Through mentorship programs, experienced physicians can provide the guidance and reassurance that young doctors need
Young physicians, who are finishing up medical school or residency, are likely filled with questions, even anxiety, about their future career. What will their work schedule be? Should they pursue a fellowship? How will they balance their work and home life?
Through mentorship programs, experienced physicians can provide the guidance and reassurance that those young doctors need, says Lora Russo, membership program coordinator for the American College of Physicians (ACP).
“For a lot of our young members, [mentorship] is a huge networking opportunity,” says Russo. “They see them as a great resource of helping them with the next step whether it be a letter of recommendation or advice, this person can help open some doors for them.”
The ACP has an online mentorship database of practicing internists, program directors, and many other experienced physicians who volunteered for the program. Those interested in a mentor simply need to search the database using the criteria they’re looking for, whether it’s specialty, location or other areas of interest.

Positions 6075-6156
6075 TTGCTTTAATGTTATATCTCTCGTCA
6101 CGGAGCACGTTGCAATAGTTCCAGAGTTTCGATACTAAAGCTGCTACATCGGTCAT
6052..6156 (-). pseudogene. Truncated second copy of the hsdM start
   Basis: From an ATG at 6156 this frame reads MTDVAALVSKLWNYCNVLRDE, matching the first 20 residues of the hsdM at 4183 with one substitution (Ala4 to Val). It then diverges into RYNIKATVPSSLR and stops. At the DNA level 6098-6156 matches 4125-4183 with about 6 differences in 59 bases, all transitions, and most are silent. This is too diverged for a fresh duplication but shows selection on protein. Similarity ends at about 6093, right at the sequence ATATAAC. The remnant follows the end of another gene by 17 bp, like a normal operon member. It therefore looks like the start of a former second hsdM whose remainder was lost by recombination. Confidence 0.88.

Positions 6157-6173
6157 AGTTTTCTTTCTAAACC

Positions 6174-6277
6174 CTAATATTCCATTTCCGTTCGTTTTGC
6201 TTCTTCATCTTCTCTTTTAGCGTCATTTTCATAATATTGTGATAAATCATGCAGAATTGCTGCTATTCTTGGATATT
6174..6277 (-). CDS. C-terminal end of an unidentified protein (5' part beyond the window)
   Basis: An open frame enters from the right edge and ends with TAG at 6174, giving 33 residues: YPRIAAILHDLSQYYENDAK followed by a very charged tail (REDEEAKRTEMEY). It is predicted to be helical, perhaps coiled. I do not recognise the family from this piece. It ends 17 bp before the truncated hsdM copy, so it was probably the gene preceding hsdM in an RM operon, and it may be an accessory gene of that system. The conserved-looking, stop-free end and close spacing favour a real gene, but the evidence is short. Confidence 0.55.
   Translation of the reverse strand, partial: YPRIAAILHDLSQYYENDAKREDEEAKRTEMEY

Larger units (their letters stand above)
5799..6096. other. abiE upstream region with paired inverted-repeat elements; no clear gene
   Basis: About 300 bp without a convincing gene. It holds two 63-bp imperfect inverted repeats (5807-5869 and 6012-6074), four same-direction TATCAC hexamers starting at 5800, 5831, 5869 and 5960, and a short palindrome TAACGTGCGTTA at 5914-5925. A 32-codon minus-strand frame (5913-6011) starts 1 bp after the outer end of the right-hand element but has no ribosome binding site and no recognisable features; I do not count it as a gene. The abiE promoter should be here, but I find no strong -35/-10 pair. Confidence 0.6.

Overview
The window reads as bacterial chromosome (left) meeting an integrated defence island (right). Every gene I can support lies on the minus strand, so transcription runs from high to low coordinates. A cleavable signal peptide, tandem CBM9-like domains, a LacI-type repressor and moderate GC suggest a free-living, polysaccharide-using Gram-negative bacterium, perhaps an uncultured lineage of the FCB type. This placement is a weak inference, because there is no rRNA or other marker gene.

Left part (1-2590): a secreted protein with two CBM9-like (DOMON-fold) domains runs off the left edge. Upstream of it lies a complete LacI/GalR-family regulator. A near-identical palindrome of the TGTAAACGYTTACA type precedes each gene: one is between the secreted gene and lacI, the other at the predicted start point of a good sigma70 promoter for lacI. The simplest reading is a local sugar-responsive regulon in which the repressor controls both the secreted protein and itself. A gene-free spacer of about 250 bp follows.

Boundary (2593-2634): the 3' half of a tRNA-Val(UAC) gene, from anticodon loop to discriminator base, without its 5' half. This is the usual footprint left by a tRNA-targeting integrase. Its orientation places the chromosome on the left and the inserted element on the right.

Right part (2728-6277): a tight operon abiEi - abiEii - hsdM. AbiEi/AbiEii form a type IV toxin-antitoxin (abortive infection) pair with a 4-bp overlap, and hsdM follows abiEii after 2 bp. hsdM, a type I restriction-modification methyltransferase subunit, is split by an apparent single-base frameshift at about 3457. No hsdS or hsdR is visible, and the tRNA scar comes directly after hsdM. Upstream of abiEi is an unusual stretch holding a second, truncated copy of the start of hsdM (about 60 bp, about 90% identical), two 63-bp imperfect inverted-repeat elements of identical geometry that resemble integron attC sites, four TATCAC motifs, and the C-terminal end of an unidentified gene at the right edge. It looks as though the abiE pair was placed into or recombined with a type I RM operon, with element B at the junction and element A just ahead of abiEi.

Rebecca Moore, director of membership development for ACP, says the reasons for wanting a mentor vary. She says some female physicians are looking for mentors to discuss issues unique to their gender, and many international medical graduates want to build a connection with physicians in certain locations.
Whether students are looking for life-long guidance or a one-time conversation, getting their questions answered by someone in the field can provide peace of mind.
“That personal relationship is what makes it different,” says Moore. “When you’re in an institution as a medical student, you may be hesitant to ask questions, so having a mentor who can speak from outside of the institution can have some benefits.”
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